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About the history of Eger - today Cheb in Czech Republic

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About the history of Eger - today Cheb in the Czech Republic

The first written reference about the town of Cheb in 1061 was made in a document of German King Henry IV. In the Middle Ages, Cheb became a city where tradesmen and merchants did quite well, got rich and powerful.

Eger was first mentioned on 13 February 1061 as Egire. In 1125, the margraves of the Bavarian north-west, the Earls of Vohburg, erected a castle on the site of an older Slavic settlement. In 1167, Eger became the property of the Staufer emperor Friedrich Barbarossa. Eger was raised to the city before 1179. On 12 July 1213 King Frederick II signed the gold bull of Eger, which strengthened the legal position of the bishops of the empire and enlarged the church state. In 1242, Eger received Nuremberg municipal law, and in 1277 it became Reichsstadt. As a result of the extinction of the Staufer in 1268, Eger came under Bohemian sovereignty for the first time a few years later. On October 4, 1322, Ludwig the Bavarian pledged the city to the Bohemian King John for 20,000 marks of silver. The city of Eger was assured in a document of October 23, 1322, a great independence against the Kingdom of Bohemia, including the preservation of its position as a Reichsstadt. This status was nevertheless undermined in a long process. The Reichspfand was never resolved. After the crowns of the kingdom of Bohemia and of the Holy Roman Empire were united in one hand under Charles IV, there was no reason for the deposit of the pledge.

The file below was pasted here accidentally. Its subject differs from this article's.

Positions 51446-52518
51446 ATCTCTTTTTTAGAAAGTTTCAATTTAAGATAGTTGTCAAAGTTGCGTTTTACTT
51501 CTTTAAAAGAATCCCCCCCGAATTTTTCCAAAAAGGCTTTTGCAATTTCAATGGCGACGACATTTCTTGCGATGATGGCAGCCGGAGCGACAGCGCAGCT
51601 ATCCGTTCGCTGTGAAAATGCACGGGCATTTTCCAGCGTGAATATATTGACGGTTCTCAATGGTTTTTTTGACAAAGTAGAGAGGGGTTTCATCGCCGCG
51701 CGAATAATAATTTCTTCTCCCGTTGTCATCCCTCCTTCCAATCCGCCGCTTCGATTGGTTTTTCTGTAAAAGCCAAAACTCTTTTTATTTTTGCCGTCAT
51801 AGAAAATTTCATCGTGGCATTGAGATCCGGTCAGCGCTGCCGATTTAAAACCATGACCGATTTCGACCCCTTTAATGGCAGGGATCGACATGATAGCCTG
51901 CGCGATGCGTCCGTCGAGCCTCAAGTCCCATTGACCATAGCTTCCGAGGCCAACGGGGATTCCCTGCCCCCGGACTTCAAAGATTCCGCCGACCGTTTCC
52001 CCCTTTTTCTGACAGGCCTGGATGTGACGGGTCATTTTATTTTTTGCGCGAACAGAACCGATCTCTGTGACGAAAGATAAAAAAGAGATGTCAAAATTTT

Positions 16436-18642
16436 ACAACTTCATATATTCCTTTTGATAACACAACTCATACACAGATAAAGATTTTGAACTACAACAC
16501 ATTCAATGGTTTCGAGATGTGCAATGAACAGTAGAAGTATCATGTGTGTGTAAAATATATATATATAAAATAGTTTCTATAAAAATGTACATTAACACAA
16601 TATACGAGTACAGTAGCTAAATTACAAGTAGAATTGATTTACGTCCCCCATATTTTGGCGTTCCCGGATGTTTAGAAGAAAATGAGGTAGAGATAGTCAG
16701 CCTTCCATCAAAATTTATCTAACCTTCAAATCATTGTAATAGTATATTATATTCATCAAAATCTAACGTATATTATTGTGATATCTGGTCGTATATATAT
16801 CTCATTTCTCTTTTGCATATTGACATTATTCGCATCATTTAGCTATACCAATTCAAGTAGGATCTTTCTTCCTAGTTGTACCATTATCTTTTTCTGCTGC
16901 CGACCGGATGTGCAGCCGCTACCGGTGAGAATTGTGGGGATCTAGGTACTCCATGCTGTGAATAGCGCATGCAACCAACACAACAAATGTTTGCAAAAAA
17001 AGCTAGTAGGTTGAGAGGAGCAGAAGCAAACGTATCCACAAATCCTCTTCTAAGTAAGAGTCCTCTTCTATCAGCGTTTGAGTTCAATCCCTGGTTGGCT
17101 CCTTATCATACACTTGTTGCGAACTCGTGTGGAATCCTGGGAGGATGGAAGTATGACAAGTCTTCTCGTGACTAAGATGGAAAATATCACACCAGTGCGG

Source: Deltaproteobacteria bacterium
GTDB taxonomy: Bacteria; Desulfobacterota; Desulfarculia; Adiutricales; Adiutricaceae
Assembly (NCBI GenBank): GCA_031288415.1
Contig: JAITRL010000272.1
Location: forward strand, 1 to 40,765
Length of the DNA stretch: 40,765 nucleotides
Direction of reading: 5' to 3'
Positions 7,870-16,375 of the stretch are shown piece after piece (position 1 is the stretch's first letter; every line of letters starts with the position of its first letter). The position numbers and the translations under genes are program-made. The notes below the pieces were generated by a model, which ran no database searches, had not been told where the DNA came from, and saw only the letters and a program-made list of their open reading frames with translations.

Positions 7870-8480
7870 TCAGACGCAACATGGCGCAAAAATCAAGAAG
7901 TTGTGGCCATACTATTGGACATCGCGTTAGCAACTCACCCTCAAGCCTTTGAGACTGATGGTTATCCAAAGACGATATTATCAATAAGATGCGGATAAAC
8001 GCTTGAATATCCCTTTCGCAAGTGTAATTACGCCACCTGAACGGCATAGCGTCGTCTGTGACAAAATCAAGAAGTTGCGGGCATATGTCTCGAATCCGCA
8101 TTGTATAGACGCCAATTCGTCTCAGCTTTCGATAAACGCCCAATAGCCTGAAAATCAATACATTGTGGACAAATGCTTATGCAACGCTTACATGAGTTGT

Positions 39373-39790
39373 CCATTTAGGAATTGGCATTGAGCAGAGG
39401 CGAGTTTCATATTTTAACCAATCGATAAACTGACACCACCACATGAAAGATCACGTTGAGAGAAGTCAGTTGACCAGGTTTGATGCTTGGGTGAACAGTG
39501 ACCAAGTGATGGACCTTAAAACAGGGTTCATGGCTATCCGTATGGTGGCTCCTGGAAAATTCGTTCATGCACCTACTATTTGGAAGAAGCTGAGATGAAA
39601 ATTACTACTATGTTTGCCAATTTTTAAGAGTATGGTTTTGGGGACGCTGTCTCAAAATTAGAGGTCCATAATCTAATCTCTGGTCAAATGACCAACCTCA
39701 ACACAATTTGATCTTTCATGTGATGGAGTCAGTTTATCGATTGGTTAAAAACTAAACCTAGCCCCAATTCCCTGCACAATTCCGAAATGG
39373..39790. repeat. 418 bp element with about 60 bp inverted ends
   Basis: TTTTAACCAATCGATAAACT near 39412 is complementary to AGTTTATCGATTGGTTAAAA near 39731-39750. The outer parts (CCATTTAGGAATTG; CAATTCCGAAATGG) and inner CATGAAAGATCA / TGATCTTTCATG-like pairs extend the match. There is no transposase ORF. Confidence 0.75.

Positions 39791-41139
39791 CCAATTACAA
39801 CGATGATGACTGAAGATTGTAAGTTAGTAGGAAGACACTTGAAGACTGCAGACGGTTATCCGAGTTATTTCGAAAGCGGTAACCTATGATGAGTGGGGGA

The situation on the border between Bohemia and Bavaria and Saxony was, on the one hand, advantageous, but not on the other. It was, of course, beneficial for the trade, but it was already a question of security for the locals. The great breakthrough in the development came in the 12th century, when Cheb came into the hands of the power of the Hohenstaufer. The most famous and important of them, the Emperor Frederick Barbarossa, made the city to the base of his power politics against the Bohemian lands. The emperor's power is reflected in the construction of a powerful imperial residence, the so-called Palatinate, which was to represent the new feudal power.

To this day, the castle fortifications with Romanesque five-piece windows, the black tower and the Romanesque-Gothic chapel of Saint Gérard and Saint Ursula have been preserved from the imperial palace of the town of Cheb. In the time of the Thirty Years' War, Cheb was a favorable operational base for both fighting sides.

At that time, the very talented commander, the Duke and Generalissimo of the Austrian Emperor, Albrecht von Wallenstein served in the imperial army. Many envied Wallensteins power and success, and he began, who knows why, to negotiate with the enemy. Wallenstein was accused of working together with the enemy and murdered on 25th of February 1634. This happened in his quarters, in the house of Pachelbelow at the market-place.

The great interest of the visitors to take a look at this place led as early as 1873 to the opening of the city museum, which now offers visitors lot of Wallenstein's sights, art collections, artifacts the history of the city Cheb and the Egerland, an exhibition of folk furniture and other sights.

After the World War II Cheb was clamped in the iron curtain for a long period of 40 years. But the spirit of this town hasn't died. In the last years the town is reviving and becomes an historic centre of Europe.

Please read as well:

Staufian Chapel St. Erhard and St. Ursula in Cheb

Cheb in Czech Republic - covered bridge crossing the Eger

Marienbader in Eger - best traditional baked wafers

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